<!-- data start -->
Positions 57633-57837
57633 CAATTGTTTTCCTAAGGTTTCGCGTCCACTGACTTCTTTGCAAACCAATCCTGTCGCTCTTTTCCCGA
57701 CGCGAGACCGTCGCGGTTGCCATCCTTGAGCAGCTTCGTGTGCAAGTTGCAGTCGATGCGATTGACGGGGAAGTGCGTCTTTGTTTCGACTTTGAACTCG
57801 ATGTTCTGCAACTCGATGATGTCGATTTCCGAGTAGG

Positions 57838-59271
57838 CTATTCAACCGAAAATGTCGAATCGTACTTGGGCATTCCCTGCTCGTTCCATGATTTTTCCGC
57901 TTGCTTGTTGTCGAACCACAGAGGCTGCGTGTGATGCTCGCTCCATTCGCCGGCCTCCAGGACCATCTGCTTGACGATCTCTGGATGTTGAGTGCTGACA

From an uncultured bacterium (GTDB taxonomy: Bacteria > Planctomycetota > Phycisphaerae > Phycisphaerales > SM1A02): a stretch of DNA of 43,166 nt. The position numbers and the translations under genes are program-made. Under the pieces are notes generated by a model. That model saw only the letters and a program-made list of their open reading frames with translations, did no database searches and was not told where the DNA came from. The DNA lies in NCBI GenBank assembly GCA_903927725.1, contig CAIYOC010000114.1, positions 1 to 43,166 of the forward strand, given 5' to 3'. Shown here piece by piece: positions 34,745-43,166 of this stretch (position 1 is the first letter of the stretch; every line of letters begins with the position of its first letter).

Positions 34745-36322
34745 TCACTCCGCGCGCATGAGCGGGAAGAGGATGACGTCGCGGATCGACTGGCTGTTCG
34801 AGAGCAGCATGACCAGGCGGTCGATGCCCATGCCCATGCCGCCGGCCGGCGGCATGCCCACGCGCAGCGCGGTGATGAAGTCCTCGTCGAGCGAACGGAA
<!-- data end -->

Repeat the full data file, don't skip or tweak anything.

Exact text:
Positions 57633-57837
57633 CAATTGTTTTCCTAAGGTTTCGCGTCCACTGACTTCTTTGCAAACCAATCCTGTCGCTCTTTTCCCGA
57701 CGCGAGACCGTCGCGGTTGCCATCCTTGAGCAGCTTCGTGTGCAAGTTGCAGTCGATGCGATTGACGGGGAAGTGCGTCTTTGTTTCGACTTTGAACTCG
57801 ATGTTCTGCAACTCGATGATGTCGATTTCCGAGTAGG

Positions 57838-59271
57838 CTATTCAACCGAAAATGTCGAATCGTACTTGGGCATTCCCTGCTCGTTCCATGATTTTTCCGC
57901 TTGCTTGTTGTCGAACCACAGAGGCTGCGTGTGATGCTCGCTCCATTCGCCGGCCTCCAGGACCATCTGCTTGACGATCTCTGGATGTTGAGTGCTGACA

From an uncultured bacterium (GTDB taxonomy: Bacteria > Planctomycetota > Phycisphaerae > Phycisphaerales > SM1A02): a stretch of DNA of 43,166 nt. The position numbers and the translations under genes are program-made. Under the pieces are notes generated by a model. That model saw only the letters and a program-made list of their open reading frames with translations, did no database searches and was not told where the DNA came from. The DNA lies in NCBI GenBank assembly GCA_903927725.1, contig CAIYOC010000114.1, positions 1 to 43,166 of the forward strand, given 5' to 3'. Shown here piece by piece: positions 34,745-43,166 of this stretch (position 1 is the first letter of the stretch; every line of letters begins with the position of its first letter).

Positions 34745-36322
34745 TCACTCCGCGCGCATGAGCGGGAAGAGGATGACGTCGCGGATCGACTGGCTGTTCG
34801 AGAGCAGCATGACCAGGCGGTCGATGCCCATGCCCATGCCGCCGGCCGGCGGCATGCCCACGCGCAGCGCGGTGATGAAGTCCTCGTCGAGCGAACGGAA